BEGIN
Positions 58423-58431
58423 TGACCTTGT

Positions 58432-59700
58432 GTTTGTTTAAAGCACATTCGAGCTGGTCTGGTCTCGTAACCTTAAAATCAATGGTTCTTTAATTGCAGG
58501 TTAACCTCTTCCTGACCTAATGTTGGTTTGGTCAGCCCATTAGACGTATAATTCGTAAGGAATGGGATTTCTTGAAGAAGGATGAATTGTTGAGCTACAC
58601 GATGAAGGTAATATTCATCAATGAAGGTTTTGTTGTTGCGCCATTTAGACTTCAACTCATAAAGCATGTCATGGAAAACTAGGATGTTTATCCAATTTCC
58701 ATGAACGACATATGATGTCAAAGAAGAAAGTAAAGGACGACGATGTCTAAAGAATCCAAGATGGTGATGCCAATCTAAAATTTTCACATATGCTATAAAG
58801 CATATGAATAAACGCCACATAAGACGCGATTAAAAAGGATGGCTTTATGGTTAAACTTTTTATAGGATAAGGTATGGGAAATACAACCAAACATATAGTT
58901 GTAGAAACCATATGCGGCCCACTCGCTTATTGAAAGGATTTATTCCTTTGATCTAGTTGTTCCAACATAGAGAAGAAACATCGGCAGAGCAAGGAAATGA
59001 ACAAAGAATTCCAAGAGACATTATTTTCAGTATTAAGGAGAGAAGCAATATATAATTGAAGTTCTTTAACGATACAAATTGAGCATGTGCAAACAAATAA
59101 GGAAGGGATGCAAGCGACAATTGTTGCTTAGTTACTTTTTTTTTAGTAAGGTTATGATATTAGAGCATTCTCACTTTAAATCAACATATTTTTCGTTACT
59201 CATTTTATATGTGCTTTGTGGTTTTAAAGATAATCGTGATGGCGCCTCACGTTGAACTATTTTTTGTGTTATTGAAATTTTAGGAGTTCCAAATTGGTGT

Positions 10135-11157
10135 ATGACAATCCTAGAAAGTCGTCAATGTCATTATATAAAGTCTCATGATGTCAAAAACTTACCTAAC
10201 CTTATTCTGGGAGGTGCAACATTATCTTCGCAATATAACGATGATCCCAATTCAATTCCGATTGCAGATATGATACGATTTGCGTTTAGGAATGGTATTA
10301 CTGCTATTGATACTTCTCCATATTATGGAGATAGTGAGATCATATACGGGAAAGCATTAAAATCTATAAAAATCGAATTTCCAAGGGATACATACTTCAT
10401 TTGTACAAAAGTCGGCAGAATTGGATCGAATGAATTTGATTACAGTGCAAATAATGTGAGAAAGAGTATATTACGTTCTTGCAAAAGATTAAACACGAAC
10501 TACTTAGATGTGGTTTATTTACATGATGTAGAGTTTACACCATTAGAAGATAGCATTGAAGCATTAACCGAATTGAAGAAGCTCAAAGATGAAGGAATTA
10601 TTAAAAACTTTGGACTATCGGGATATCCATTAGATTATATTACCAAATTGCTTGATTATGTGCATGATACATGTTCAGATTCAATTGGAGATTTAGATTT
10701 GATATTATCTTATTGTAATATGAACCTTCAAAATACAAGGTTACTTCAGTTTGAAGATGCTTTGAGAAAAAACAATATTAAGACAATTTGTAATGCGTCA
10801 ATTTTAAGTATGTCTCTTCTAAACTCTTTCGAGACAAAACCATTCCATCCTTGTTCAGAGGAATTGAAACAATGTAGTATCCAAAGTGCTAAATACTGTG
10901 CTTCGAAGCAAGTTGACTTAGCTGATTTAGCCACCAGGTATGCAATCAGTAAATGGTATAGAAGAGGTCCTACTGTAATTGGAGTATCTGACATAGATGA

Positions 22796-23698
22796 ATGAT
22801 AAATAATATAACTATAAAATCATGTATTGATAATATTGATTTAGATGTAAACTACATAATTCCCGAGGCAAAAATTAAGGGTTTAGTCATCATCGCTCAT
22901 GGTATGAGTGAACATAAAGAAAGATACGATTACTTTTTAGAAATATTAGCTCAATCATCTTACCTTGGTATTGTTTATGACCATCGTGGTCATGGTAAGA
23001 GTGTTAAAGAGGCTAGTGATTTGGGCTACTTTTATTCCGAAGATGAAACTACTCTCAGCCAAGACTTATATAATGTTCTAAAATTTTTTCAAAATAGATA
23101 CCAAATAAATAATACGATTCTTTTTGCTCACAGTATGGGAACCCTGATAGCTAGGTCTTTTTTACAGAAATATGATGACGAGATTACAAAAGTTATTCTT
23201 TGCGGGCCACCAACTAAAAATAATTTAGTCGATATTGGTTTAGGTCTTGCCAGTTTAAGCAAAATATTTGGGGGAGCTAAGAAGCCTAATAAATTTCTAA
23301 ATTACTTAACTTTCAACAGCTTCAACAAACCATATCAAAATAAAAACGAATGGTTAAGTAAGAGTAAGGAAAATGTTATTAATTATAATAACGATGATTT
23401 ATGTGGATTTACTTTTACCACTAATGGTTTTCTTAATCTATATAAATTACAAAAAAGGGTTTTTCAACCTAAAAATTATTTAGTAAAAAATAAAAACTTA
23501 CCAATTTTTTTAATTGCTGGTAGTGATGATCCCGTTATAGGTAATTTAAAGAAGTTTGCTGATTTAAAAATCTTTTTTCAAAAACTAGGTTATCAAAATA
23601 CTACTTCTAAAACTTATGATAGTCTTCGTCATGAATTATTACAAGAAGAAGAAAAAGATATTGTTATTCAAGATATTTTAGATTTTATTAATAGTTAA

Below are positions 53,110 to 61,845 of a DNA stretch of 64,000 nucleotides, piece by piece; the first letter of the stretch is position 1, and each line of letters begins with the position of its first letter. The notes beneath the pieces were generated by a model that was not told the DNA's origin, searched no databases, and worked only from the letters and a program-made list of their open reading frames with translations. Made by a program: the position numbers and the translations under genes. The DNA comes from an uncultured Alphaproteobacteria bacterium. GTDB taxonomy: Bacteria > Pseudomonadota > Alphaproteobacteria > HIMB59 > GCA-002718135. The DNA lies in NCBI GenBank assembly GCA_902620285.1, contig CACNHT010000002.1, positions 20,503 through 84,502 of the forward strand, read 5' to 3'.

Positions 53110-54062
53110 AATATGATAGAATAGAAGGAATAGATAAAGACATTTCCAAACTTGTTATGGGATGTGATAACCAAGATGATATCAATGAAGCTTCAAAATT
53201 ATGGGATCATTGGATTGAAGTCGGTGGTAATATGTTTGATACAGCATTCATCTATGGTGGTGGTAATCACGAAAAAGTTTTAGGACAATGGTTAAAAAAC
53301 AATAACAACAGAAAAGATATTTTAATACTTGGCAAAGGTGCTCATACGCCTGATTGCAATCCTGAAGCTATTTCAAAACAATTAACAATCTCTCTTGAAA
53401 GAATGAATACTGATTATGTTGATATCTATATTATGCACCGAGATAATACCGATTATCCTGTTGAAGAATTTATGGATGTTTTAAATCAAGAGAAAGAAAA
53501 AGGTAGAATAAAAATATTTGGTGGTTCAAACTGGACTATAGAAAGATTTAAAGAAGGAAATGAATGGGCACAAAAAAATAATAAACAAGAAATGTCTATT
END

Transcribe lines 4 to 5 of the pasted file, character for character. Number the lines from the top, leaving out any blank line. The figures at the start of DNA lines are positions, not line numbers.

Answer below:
58432 GTTTGTTTAAAGCACATTCGAGCTGGTCTGGTCTCGTAACCTTAAAATCAATGGTTCTTTAATTGCAGG
58501 TTAACCTCTTCCTGACCTAATGTTGGTTTGGTCAGCCCATTAGACGTATAATTCGTAAGGAATGGGATTTCTTGAAGAAGGATGAATTGTTGAGCTACAC